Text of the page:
The answers to many questions

 
 
You may have the following questions:

The I Ching for Android

There were "old" features in your gua (hexagram). It means that you have two hexagrams. The first one — is something that the Book tells you at the moment, the second is something it warns you about. Small Accumulating (xiǎo chù). Small Taming Holding (dǐng). The Cauldron

9. Small Accumulating (xiǎo chù). Small Taming

Advise

Remember the origin, but do not cling to the past. Do not try to comprehend all at once - knowledge comes slowly.

Inital text of I Ching

The Judgement

The Taming Power of the Small has success. Dense clouds, no rain from our western region.

The Image

The wind drives across heaven:
The image of the Taming Power of the Small. Thus the superior man refines the outward aspect of his nature.

  1. Return to the way. How could there be blame in this? Good fortune.
  2. He allows himself to be drawn into returning. Good fortune.
  3. The spokes burst out of the wagon wheels. Man and wife roll their eyes.
  4. If you are sincere, blood vanishes and fear gives way. No blame.
  5. If you are sincere and loyally attached, you are rich in your neighbor.
  6. The rain comes, there is rest. This is due to the lasting effect of character. Perseverance brings the woman into danger. The moon is nearly full. If the superior man persists, misfortune comes.

Prediction

"Clouds are dense but there is no rain." The problems are perceived and resolved with difficulty. You need to rethink or to overcome past - there is a source of problems, there is a hint how to overcome them. The behavior should be based on a gradual and methodical approach. Remember the basics. Now it is time for savings: gather knowledge step by step and accumulate experience, learn from mistakes. Time of global changes and great events has come yet.

Richard Wilhelm's commentary

This hexagram means the force of the small--the power of the shadowy--that restrains, tames, impedes. A weak line in the fourth place, that of the minister, holds the five strong lines in check. In the Image it is the wind blowing across the sky. The wind restrains the clouds, the rising breath of the Creative, and makes them grow dense, but as yet is not strong enough to turn them to rain. The hexagram presents a configuration of circumstances in which a strong element is temporarily held in leash by a weak element. It is only through gentleness that this can have a successful outcome.

THE JUDGMENT

This image refers to the state of affairs in China at the time when King Wên, who came originally from the west, was in the east at the court of the reigning tyrant Chou Hsin. The moment for action on a large scale had not yet arrived. King Wên could only keep the tyrant somewhat in check by friendly persuasion. Hence the image of many clouds, promising moisture and blessing to the land, although as yet no rain falls. The situation is not unfavorable; there is a prospect of ultimate success, but there are still obstacles in the way, and we can merely take preparatory measures. Only through the small means of friendly persuasion can we exert any influence. The time has not yet come for sweeping measures. However, we may be able, to a limited extent, to act as a restraining and subduing influence. To carry out our purpose we need firm determination within and gentleness and adaptability in external relations.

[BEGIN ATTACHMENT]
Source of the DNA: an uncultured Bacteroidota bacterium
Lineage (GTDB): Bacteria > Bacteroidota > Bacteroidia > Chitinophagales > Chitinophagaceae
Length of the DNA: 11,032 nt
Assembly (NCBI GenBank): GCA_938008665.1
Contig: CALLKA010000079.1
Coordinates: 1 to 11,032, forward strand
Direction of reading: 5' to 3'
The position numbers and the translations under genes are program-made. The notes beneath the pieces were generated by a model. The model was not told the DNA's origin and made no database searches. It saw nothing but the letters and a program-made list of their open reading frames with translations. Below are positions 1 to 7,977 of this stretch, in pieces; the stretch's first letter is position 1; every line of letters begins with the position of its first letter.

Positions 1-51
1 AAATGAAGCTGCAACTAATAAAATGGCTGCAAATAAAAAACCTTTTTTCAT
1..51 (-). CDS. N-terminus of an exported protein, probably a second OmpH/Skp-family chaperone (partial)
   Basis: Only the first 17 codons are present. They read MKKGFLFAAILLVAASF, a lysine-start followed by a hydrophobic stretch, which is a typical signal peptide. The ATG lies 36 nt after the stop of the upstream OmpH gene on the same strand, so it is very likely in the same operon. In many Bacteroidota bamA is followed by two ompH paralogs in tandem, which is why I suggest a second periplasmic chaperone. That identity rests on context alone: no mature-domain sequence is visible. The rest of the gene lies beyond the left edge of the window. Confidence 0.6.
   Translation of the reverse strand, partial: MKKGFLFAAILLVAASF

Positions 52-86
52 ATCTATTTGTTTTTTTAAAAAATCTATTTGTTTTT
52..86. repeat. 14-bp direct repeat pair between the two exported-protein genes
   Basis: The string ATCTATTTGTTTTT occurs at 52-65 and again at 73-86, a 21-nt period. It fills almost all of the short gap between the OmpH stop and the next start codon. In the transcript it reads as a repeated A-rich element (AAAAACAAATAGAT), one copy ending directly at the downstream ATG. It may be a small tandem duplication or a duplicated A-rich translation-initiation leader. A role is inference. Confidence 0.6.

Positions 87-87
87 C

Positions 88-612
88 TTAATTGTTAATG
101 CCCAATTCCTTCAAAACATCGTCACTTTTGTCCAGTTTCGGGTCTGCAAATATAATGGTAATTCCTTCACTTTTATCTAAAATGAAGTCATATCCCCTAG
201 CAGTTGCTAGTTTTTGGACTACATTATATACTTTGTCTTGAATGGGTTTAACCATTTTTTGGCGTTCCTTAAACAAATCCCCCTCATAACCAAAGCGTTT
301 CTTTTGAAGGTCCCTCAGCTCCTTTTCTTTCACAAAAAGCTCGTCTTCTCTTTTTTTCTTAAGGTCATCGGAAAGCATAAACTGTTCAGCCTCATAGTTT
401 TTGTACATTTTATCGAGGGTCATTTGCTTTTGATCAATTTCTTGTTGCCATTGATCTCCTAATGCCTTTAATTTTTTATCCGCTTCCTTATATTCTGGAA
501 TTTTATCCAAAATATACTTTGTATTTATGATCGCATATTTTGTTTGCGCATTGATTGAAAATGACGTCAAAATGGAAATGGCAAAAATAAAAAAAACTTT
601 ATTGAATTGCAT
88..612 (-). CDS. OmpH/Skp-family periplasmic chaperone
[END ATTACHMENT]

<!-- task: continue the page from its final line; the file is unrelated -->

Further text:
THE IMAGE

The wind can indeed drive the clouds together in the sky; yet, being nothing but air, without solid body, it does not produce great or lasting effects. So also an individual, in times when he can produce no great effect in the outer world, can do nothing except refine the expression of his nature in small ways.

1

It lies in the nature of a strong man to press forward. In so doing he encounters obstructions. Therefore he returns to the way suited to his situation, where he is free to advance or to retreat. In the nature of things this will bring good fortune, for it is wise and reasonable not to try to obtain anything by force.

2

One would like to press forward, but before going farther one sees from the example of others like oneself that this way is blocked. In such a case, if the effort to push forward is not in harmony with the time, a reasonable and resolute man will not expose himself to a personal rebuff, but will retreat with others of like mind. This brings good fortune, because he does not needlessly jeopardize himself.

3

Here an attempt is made to press forward forcibly, in the consciousness that the obstructing power is slight. But since, under the circumstances, power actually lies with the weak, this sudden offensive is doomed to failure. External conditions hinder the advance, just as loss of the wheel spokes stops the progress of a wagon. We do not yet heed this hint form fate, hence there are annoying arguments like those of a married couple. Naturally this is not a favorable state of thing, for though the situation may enable the weaker side to hold its ground, the difficulties are too numerous to permit of a happy result. In consequence even the strong man cannot so use his power as to exert the right influence on those around him. He experiences a rebuff where he expected an easy victory, and he thus compromises his dignity.